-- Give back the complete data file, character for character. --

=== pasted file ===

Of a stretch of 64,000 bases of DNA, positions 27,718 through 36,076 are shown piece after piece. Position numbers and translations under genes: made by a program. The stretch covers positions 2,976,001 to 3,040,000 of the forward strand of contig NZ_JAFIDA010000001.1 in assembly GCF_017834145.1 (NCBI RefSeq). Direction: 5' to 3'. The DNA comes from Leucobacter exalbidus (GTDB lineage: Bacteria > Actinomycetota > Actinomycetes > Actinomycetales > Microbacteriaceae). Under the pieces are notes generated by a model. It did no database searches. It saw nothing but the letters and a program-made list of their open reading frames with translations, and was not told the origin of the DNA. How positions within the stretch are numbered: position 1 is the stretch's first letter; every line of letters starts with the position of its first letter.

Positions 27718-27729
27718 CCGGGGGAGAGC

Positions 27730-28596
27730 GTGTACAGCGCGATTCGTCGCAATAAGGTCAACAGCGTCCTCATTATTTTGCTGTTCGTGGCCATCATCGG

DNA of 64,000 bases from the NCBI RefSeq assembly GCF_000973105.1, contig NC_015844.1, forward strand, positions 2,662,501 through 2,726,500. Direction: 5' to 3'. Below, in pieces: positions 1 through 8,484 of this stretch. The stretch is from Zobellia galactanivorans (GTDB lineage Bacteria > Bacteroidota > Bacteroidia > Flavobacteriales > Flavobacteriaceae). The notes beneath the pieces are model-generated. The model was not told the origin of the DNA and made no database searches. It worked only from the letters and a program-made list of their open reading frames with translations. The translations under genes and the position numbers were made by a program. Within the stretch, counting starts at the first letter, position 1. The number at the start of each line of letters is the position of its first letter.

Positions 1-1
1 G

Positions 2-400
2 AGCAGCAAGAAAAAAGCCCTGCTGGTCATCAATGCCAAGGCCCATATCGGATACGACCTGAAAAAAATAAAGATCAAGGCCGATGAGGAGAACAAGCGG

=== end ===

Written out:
Of a stretch of 64,000 bases of DNA, positions 27,718 through 36,076 are shown piece after piece. Position numbers and translations under genes: made by a program. The stretch covers positions 2,976,001 to 3,040,000 of the forward strand of contig NZ_JAFIDA010000001.1 in assembly GCF_017834145.1 (NCBI RefSeq). Direction: 5' to 3'. The DNA comes from Leucobacter exalbidus (GTDB lineage: Bacteria > Actinomycetota > Actinomycetes > Actinomycetales > Microbacteriaceae). Under the pieces are notes generated by a model. It did no database searches. It saw nothing but the letters and a program-made list of their open reading frames with translations, and was not told the origin of the DNA. How positions within the stretch are numbered: position 1 is the stretch's first letter; every line of letters starts with the position of its first letter.

Positions 27718-27729
27718 CCGGGGGAGAGC

Positions 27730-28596
27730 GTGTACAGCGCGATTCGTCGCAATAAGGTCAACAGCGTCCTCATTATTTTGCTGTTCGTGGCCATCATCGG

DNA of 64,000 bases from the NCBI RefSeq assembly GCF_000973105.1, contig NC_015844.1, forward strand, positions 2,662,501 through 2,726,500. Direction: 5' to 3'. Below, in pieces: positions 1 through 8,484 of this stretch. The stretch is from Zobellia galactanivorans (GTDB lineage Bacteria > Bacteroidota > Bacteroidia > Flavobacteriales > Flavobacteriaceae). The notes beneath the pieces are model-generated. The model was not told the origin of the DNA and made no database searches. It worked only from the letters and a program-made list of their open reading frames with translations. The translations under genes and the position numbers were made by a program. Within the stretch, counting starts at the first letter, position 1. The number at the start of each line of letters is the position of its first letter.

Positions 1-1
1 G

Positions 2-400
2 AGCAGCAAGAAAAAAGCCCTGCTGGTCATCAATGCCAAGGCCCATATCGGATACGACCTGAAAAAAATAAAGATCAAGGCCGATGAGGAGAACAAGCGG